Maslow's Hierarchy of Needs

Maslow's hierarchy of needs is a theory in psychology introduced by Abraham Maslow in his 1943 paper; A Theory of Human Motivation; this theory was fully expressed in his book, Motivation and Personality. Maslow's theory suggests that the most basic level of needs must be met before an individual will strongly desire (or focus motivation upon) the secondary or higher level needs.
Motivation that goes beyond the scope of basic needs into a strive for constant betterment
Deficiency needs
Includes physiological needs, safety needs, love and belonging needs, and esteem needs
Being needs
Includes self-actualization needs and self-trancendence needs
Physiological needs
Needs that are required for basic human survival including: air, water, food, clothing, and shelter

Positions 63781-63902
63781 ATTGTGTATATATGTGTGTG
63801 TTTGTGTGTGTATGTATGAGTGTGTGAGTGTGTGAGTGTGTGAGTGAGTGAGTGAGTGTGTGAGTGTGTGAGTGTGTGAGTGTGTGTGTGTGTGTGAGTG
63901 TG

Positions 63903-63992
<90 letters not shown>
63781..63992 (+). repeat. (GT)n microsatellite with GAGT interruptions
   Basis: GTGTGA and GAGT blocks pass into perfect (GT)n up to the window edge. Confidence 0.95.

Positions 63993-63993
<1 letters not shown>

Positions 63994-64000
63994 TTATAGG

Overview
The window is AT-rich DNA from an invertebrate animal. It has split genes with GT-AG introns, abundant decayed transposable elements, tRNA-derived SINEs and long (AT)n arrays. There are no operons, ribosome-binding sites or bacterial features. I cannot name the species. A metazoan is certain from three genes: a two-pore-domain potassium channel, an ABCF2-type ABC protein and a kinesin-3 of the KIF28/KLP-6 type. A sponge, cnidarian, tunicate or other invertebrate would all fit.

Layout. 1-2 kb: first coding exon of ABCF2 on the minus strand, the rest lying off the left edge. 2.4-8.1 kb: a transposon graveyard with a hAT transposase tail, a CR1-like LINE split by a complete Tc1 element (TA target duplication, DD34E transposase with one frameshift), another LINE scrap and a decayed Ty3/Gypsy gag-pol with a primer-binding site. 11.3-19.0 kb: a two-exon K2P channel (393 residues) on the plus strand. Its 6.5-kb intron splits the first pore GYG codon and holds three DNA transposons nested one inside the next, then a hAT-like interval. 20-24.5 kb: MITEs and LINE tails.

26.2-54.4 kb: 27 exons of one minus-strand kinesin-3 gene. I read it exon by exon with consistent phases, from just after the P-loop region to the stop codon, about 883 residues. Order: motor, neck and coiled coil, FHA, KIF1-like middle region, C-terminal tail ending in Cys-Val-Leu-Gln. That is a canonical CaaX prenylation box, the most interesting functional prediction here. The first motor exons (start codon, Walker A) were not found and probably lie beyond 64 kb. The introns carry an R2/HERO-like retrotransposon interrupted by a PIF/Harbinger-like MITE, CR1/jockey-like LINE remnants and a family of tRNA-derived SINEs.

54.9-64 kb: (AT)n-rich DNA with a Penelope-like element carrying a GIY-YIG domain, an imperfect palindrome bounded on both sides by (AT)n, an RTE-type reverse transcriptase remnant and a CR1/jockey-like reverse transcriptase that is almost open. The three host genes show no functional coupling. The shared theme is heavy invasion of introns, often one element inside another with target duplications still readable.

Safety needs
Includes the need to feel personally secure from harm; also includes the need for financial security, health and well-being, and safety against accidents/illness and their adverse impacts
Love and belonging needs
Involves the need to feel a sense of belonging through friendship, intamacy, and family
Esteem needs
Involves the need to be accepted and valued by others; also includes the need for self-respect
A need that pertains to what a person's full potential is and realizing that potential
Going beyond a prior form or state of oneself